Low-income earners still can’t afford housing in Perth

By Michael Mata



On Tuesday, WA Housing Minister Peter Tinley outlined how lower-income earners are continuing to be priced out of the Perth property market despite a softening in values.

Tinley gave a keynote address at the launch of the Committee for Economic Development of Australia’s (CEDA) latest Housing Australia report.

Despite the cyclical nature of the housing market, there remains a shortage of affordable housing in Perth, Tinley said. He further noted that the overheating property markets in Sydney and Melbourne were influencing the fiscal policies of the Reserve Bank, to the detriment of other parts of Australia.

As of March, the median house price in Perth was $506,500, with a lower quartile price of $405,000. The city’s median rents were at $360 a week, with lower quartile rents at $320 a week.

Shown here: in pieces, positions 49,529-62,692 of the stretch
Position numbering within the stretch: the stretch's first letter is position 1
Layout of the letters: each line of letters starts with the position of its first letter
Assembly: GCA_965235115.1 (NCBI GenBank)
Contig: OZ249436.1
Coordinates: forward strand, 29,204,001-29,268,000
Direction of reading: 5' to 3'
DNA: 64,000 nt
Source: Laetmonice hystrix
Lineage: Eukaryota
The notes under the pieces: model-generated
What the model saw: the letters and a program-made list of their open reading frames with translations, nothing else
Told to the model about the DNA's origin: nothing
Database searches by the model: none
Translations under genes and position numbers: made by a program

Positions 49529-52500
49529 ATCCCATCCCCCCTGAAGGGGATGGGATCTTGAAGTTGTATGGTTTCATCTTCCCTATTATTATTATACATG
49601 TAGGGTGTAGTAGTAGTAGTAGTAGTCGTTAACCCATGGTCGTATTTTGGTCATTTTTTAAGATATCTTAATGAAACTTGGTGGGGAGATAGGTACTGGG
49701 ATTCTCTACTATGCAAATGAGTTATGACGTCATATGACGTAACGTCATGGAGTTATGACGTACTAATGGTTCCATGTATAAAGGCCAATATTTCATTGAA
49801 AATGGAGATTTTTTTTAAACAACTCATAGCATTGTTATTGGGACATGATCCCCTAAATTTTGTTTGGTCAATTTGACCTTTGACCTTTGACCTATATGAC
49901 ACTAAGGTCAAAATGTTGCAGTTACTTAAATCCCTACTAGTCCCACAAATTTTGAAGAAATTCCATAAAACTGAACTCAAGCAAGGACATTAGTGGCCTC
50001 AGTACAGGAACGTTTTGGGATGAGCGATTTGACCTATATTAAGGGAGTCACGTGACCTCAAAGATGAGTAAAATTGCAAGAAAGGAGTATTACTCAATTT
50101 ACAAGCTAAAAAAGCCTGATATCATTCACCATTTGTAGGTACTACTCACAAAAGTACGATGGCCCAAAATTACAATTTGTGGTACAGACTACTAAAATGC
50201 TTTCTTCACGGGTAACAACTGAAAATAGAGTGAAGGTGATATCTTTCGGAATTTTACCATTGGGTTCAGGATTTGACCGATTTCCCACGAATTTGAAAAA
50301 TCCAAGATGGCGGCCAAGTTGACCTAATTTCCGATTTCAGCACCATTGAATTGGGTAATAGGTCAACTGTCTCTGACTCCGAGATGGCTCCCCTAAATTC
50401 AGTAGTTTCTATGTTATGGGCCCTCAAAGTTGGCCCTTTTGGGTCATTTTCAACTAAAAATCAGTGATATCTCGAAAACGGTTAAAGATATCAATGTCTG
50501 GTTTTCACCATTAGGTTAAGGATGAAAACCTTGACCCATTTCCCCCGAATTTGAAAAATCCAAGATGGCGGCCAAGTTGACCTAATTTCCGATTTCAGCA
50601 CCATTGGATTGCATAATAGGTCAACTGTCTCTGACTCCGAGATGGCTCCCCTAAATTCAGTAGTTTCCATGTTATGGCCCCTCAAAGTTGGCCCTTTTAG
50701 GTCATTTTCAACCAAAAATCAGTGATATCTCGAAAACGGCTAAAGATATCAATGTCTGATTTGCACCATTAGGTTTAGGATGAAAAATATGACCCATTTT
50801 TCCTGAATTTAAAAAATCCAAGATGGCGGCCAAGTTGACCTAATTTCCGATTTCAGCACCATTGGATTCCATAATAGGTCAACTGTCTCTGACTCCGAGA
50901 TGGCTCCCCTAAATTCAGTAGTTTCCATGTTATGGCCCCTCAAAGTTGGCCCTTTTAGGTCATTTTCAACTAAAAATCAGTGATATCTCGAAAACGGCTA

Stagnant wage growth and the high cost of living have contributed to low-income earners being unable to enter the mortgage market. To combat this, the McGowan government will create and maintain more affordable housing through Metronet, and will initiate reforms to planning regulations.

CEDA’s latest report includes recommendations to all levels of government on improving housing affordability. These include easing planning restrictions, investing in better transport infrastructure to connect new housing with employment hubs, and moving towards an annual land tax in lieu of stamp duty.

Rodney Maddock, CEDA’s research and policy committee chairman, said the report was a holistic review of housing and some of its drivers.

“CEDA’s research shows that barring any major economic jolts, demand pressures are likely to continue over the next 40 years and supply constraints will continue,” Maddock said. “This is particularly the case in capital cities with a growing population and where an increasing proportion of Australia’s population are expected to reside.”